- Residency Program: University of Ottawa
- Supervisors: Dr. Rebecca Auer,
When did you become interested in Research? I would say this was pretty early on in my training. Before med school, I spent a few years in a biochem lab working on regenerative medicine in skeletal muscle injury and loved the experience. During med school and junior residency, I became increasingly interested in clinical research, first with a few simple chart reviews but then developed a specific interest in periop research.
How has research influenced your career goals?
During my CIP MSc in cancer immunology, I was lucky enough to be involved in a few periop clinical trials for cancer surgery patients. I loved the experience, being able to bridge the gap from bench to bedside. While I’m not sure yet whether I want to run my own lab in my career, I definitely plan on collaborating with basic scientists to come up with novel and unique agents for periop trials.
What is one piece of advice you would share to other residents interested in research?
When considering research, ask, ask, ask. Chat with current and recent CIP residents to get their advice, meet with staff to discuss ongoing projects. Research can be very interesting and fulfilling, but it’s also a lot of work. Make sure you start a project that truly motivates you, and not the other way around. It can be tempting to pick up a project to please a staff, but without passion it will likely not lead to completion. I’ve learned this the hard way.
What are the challenges of conducting research during residency?
I think the two main challenges are the lack of time and (feeling) lack of support initially. While on clinical duties, the days are already full with eat, sleep, work, repeat. It can be difficult to squeeze in research in there. But I find writing myself deadlines really helps, and I tend to get most of my work done on weekends off. It can also be difficult to get the ball rolling in the junior years, not knowing where and how to start doing research. But chat with people – start with the CIP residents. They’ve built a wealth of knowledge through the years and will be happy to give you advice from reaching out to staff, to analyzing data, to writing grants and manuscripts.
What do you enjoy doing outside of residency/research?
I’m all about the simple things to rest & recharge. I meditate almost daily, exercise regularly (more accurately, struggle painfully on the Peloton), and try to play at least one round of golf per week year-round (indoor simulator in the winter). Other than that, I love spending time with my girlfriend and our big goldendoodle, staying connected with friends & family and diving into fiction novels.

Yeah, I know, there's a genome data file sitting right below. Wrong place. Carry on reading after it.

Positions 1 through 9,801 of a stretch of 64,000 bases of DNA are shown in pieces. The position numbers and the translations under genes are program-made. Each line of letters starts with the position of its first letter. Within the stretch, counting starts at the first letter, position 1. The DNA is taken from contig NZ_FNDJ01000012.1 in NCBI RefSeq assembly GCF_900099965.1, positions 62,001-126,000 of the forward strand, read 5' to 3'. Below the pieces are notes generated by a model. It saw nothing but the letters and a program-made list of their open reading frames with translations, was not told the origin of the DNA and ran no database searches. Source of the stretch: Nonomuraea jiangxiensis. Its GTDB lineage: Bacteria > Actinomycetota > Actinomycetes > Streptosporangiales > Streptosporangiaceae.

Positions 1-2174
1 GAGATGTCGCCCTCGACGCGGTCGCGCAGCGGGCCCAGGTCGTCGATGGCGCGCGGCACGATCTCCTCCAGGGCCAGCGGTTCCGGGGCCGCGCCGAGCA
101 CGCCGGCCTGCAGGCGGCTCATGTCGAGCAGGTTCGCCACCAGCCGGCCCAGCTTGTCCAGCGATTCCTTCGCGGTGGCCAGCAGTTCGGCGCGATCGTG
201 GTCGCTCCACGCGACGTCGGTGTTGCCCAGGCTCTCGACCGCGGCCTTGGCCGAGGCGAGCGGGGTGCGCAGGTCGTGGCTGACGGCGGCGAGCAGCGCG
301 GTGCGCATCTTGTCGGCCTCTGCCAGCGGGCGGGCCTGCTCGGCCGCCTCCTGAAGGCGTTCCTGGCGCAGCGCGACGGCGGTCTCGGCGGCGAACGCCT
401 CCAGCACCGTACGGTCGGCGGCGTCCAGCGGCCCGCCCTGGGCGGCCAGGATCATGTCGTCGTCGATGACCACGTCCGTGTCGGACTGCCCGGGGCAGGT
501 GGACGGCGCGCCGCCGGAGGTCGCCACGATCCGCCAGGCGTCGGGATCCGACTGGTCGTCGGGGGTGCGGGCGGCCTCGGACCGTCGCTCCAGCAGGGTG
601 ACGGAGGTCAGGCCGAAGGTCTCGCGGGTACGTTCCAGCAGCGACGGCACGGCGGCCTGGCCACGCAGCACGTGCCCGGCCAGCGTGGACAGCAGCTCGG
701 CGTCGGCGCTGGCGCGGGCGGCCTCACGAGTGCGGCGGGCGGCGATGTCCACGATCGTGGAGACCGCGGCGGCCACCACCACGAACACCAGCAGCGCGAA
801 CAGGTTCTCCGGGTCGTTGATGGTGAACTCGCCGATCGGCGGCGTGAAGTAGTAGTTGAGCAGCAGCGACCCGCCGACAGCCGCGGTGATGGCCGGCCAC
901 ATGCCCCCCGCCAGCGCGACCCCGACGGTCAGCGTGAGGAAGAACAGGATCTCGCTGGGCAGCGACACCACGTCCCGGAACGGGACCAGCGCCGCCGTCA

Any advice for approaching a potential research mentor?
Early in residency, I think it’s key to keep an open mind and meet with several research supervisors. Inform yourself on the various research happening in your division. Keep this informal and light, non-committal at first. If your interests and vision will align with one of the staff as potential supervisor and mentor, then go for it! Try setting up a research block in your junior years if you’re considering CIP. This gives you a good sense of what the research years will look like.
Most memorable moment in research?
Two moments really stand out. First, taking home best basic science translational paper at SSO 2018 in Chicago for our work analyzing NK cell function in colorectal cancer patients. Second was when I found out that the results of my MSc research may turn into a periop clinical trial – learning first-hand how to bridge that gap from bench to bedside.
My main thesis manuscripts are in preparation, but these are a few of my immunology translational papers:
Market M & Angka L,Martel AB, Bastin D, Olanubi O, Tennakoon G, Boucher D, Ng J, Ardolino M & Auer RC. 2020.Flattening the COVID-19 Curve with Natural Killer Cell Based Immunotherapies.Frontiers Immunology.doi.org/10.3389/fimmu.2020.01512
Angka L & Martel AB, Kilgour M, Jeong A, Sadiq M, Tanese de Souza C, Baker L, Kennedy MA & Auer RC. 2018. Co-first author. Natural Killer Cell IFN gamma secretion is profoundly suppressed following colorectal cancer surgery. Annals of Surgical Oncology. DOI.org/10.1245/s10434-018-6691-3